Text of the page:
Both the General Assembly and the Security Council have denounced the prolonged Israeli occupation, with the General Assembly declaring the occupation illegal as early as 1977. In anticipation of an upcoming advisory opinion on the matter from the International Court of Justice, the policy of the UN must be realigned to prioritize respect for international law and not negotiations.

The same approach applies to ending the system of apartheid. The experience of South Africa showed that apartheid. The experience of South Africa showed that apartheid cannot be reformed through negotiations; it must be dismantled in its totality.

It is also important for the secretary-general to encourage a new approach to the Palestinian refugee problem by expanding the focus on protection, including finding durable solutions. This step should take advantage of opportunities offered by the 2016 New York Declaration on Refugees and Migrants, drawing on the expertise of both the UN Relief and Works Agency (Unrwa) and the UN High Commissioner for Refugees.

An overdue impetus to international action favoring Palestinian refugees should not be delayed. With the other changes in strategy, it could help promote a more positive outlook for the broader political process. It would also help move UNRWA to a sounder financial footing.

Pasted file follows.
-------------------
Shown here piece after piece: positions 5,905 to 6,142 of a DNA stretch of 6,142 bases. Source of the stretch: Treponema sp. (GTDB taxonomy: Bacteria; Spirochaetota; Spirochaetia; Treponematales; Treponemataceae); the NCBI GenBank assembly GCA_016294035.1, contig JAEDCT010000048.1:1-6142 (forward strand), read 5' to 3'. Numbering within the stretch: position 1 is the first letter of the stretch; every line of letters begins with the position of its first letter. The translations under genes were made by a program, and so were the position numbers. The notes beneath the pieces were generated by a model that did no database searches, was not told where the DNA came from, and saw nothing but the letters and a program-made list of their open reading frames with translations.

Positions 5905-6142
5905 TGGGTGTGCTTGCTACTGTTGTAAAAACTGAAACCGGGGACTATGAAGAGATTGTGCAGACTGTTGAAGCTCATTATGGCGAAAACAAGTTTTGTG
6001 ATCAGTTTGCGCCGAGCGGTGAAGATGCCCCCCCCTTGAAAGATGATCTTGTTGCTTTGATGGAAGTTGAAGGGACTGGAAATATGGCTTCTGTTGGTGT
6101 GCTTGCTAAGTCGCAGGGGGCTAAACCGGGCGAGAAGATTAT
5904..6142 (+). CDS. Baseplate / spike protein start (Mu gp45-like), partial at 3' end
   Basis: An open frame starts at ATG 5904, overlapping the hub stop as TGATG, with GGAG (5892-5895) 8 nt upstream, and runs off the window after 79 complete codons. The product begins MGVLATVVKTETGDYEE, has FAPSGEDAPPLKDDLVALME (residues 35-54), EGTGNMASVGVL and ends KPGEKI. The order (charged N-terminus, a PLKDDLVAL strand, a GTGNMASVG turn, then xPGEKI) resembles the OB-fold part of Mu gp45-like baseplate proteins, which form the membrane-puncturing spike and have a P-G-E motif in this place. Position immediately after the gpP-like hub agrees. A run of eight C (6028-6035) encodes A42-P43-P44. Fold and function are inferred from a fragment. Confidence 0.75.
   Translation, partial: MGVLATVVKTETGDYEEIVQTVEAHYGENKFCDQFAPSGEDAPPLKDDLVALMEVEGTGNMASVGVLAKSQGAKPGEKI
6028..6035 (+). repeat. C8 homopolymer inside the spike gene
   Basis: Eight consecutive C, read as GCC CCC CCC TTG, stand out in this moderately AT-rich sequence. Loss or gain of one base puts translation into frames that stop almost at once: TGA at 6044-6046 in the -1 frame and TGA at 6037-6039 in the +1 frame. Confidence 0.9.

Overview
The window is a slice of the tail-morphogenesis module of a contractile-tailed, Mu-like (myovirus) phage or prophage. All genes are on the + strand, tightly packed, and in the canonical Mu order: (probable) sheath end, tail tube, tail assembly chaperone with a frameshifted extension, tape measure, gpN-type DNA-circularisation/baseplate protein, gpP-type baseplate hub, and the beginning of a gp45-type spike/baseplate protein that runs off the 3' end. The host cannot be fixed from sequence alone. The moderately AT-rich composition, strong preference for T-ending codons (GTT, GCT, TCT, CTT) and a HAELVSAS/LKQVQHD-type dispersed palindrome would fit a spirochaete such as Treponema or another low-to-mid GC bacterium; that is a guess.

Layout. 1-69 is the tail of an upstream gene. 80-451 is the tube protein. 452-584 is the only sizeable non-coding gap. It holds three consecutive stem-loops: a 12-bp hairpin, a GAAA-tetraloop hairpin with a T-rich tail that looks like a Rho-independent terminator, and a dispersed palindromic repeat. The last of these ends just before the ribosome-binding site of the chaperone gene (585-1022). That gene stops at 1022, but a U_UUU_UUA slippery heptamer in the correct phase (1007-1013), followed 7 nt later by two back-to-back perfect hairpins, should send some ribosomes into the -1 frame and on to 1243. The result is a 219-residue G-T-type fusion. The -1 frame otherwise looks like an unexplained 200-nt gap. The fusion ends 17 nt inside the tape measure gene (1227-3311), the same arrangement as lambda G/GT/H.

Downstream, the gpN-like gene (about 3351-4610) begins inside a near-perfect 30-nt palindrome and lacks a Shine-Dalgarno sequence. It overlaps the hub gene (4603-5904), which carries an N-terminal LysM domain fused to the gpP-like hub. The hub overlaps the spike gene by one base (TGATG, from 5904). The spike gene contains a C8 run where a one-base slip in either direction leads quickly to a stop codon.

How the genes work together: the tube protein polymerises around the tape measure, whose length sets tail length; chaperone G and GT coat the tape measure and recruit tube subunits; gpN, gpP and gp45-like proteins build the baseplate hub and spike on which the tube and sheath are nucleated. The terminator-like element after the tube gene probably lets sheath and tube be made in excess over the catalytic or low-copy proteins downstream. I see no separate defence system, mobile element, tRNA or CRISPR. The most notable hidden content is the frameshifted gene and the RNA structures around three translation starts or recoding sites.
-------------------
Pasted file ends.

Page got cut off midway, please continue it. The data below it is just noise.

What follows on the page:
International law and the UN’s responsibility to resolve the “question of Palestine” make the international community legally, politically, and morally obligated to support the UN in responding better to the threats and actions of the new Israeli government.

While this initiative will encounter major opposition from Israel and other member states that prefer the status quo, it is important for Guterres to resist these pressures and re-establish the UN’s independence to seek a just resolution to the growing crisis.

– This essay is an abridged version of an open letter sent by members of the Global Network on the Question of Palestine to the UN secretary-general on Jan. 24, also published by PassBlue.

– Lex Takkenberg is the senior advisor on the Question of Palestine at the Arab Renaissance for Democracy and Development (ARDD), a coalition that aims to tackle and influence policies and agendas on issues of localization, justice, humanitarianism and development. He contributed this article to The Palestine Chronicle.